Follows making of the revival of The X-Files to television after a long 13 year commercial break. Covers the bulk of creative decisions and production stories from the 6 episodes as filmed ... See full summary »
The X-Files' Lone Gunmen, their action-loving man-childish sidekick and patron, Jimmy Bond, and their sexy master thief frienemy, Yves, investigate crimes and conspiracies, often in a silly, comedic and over the top fashion.
With problems appearing between FBI agents Fox Mulder and Dana Scully, a dangerous conspiracy is starting to appear. A deadly virus, which appears to be of extraterrestrial origin has appeared, which could destroy all life on Earth. With the help of a paranoid doctor, Alvin Kurtzweil, Mulder and Scully must act fast in order to save everyone on the planet. Written by
The X-Files movie really is as good a big screen adaptation as you could possibly hope for.
It helps that it's entirely controlled by the people behind the series, and that the programme had cinematic qualities in the first place. On repeat viewings, however, the story is revealed to be thin, and lacking in incident. Its need to tie into events of the series makes it not wholly satisfying as a stand-alone vehicle, though it should still be understandable to those that have never seen an episode.
David Duchovny as Mulder seems surprisingly at ease in his limited way, while Martin Landau is good as far as plot devices go. Gillian Anderson is unfortunately encouraged to overstate her lines, particularly in the beginning, while a cameo by The Lone Gunmen is perhaps the only indulgence that would be lost on non-fans.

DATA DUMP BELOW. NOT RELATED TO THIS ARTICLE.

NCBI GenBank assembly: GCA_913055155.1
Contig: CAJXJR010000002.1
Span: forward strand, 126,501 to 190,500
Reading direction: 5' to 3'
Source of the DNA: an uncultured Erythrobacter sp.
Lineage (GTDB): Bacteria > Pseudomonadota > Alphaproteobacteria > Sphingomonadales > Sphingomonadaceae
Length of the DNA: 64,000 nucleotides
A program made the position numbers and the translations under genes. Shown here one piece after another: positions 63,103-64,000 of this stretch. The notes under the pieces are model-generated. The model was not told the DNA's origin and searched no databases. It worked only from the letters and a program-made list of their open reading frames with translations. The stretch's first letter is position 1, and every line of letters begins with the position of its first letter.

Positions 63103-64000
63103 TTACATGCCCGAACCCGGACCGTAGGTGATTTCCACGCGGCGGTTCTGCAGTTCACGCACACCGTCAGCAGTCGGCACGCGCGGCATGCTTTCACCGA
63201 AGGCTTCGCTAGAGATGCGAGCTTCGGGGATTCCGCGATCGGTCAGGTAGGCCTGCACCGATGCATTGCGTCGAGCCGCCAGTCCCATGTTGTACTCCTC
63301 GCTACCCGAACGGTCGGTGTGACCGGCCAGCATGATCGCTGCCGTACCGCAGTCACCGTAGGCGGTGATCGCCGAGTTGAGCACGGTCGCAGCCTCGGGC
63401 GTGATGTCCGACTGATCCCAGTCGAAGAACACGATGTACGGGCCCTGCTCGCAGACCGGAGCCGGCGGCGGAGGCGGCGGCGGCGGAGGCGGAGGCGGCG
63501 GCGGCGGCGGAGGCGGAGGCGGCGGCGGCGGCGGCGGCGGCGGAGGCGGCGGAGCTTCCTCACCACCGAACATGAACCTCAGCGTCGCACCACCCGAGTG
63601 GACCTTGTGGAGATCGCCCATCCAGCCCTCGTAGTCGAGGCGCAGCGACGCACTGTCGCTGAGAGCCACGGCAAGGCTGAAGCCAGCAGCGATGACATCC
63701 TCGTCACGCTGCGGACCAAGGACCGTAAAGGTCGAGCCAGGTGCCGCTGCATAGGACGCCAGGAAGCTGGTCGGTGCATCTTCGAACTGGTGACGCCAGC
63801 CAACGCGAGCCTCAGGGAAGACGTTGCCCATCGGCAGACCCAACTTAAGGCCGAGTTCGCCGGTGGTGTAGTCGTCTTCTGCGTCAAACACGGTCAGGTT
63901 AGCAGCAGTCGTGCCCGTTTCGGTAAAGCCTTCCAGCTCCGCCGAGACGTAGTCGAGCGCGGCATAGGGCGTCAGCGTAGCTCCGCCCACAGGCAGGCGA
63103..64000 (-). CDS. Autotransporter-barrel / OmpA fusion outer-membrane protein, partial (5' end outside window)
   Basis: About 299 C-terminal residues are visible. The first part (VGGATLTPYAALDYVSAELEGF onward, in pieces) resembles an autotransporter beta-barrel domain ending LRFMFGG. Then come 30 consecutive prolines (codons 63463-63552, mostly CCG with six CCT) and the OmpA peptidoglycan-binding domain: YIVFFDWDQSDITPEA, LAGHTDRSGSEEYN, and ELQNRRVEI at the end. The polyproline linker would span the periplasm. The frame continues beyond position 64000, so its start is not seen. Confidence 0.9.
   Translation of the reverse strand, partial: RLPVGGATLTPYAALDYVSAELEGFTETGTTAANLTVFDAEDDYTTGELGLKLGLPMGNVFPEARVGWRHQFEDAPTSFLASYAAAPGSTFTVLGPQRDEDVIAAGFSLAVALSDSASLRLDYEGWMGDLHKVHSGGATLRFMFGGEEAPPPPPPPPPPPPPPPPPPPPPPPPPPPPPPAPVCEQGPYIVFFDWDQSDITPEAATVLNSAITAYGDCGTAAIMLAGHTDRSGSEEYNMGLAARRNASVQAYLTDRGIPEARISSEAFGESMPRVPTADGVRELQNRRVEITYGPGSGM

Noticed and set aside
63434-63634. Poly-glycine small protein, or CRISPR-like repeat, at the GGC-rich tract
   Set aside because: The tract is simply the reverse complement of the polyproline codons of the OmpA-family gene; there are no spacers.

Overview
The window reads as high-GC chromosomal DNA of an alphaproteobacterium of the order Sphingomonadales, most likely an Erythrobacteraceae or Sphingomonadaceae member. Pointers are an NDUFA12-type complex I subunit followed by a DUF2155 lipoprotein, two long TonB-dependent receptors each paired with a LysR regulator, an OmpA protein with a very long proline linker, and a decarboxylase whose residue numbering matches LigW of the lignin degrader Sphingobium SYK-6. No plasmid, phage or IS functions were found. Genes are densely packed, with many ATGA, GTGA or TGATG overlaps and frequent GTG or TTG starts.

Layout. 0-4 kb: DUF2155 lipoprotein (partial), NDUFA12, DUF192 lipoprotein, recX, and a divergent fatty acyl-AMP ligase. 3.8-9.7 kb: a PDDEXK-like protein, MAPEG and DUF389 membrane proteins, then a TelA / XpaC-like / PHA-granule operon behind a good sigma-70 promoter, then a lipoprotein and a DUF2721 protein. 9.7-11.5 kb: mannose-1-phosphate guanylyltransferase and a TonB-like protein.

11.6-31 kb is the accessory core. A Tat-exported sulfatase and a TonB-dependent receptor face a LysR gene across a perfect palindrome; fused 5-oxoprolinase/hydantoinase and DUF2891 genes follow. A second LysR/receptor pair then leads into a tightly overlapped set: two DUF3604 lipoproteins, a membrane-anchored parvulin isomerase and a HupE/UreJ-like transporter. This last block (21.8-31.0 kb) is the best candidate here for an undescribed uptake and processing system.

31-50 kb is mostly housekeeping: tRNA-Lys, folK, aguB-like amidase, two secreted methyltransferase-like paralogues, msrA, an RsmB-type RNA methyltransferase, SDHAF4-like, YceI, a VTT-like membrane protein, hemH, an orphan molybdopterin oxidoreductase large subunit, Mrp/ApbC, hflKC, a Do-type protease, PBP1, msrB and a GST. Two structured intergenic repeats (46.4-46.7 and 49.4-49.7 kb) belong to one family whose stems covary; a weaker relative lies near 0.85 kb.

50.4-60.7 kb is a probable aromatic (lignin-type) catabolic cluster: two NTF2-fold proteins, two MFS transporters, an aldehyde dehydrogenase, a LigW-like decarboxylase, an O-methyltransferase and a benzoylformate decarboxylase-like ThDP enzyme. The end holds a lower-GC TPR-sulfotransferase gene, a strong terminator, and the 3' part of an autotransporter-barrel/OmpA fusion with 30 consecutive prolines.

There are inevitable concessions to the cinema format, of course. Not the touted mild use of expletives, which happened from time to time on TV anyway. But the alien presence that mutates to owe a debt to Ridley Scott's Alien, or the near-kiss between the two leads. Thankfully, the first point actually makes a logical sense and carries the story forward. The second is something that was also long overdue, and silly that it took so long. For two people who obviously feel about each other the way Mulder and Scully do, to go five years without even kissing is stretching credulity.
Ultimately, though, it lacks any clear focus for a casual film audience, and flits repetitively from action sequence to sloppy exposition and back again throughout its duration. Creator Chris Carter, like Gene Roddenberry with Star Trek before him, is not the smoothest writer of his own series, though he does adequately most of the time. Worst example is the opening Mulder/Scully scene which is laughably trite, and there are plenty more examples of Carter's trademark purple prose. Yet it does have a beginning, middle and end, and can be watched back-to-back with a TV episode with no noticeable jumps in style. In that sense, then, it is a most successful big-screen adaptation of a television series.
Hard-core X-File fans will be inclined to award an extra mark to the total, then. But for a non-committal audience, this is a "6" as they would have no idea from watching this that the frail, fag-smoking pensioner is the series' major villain.
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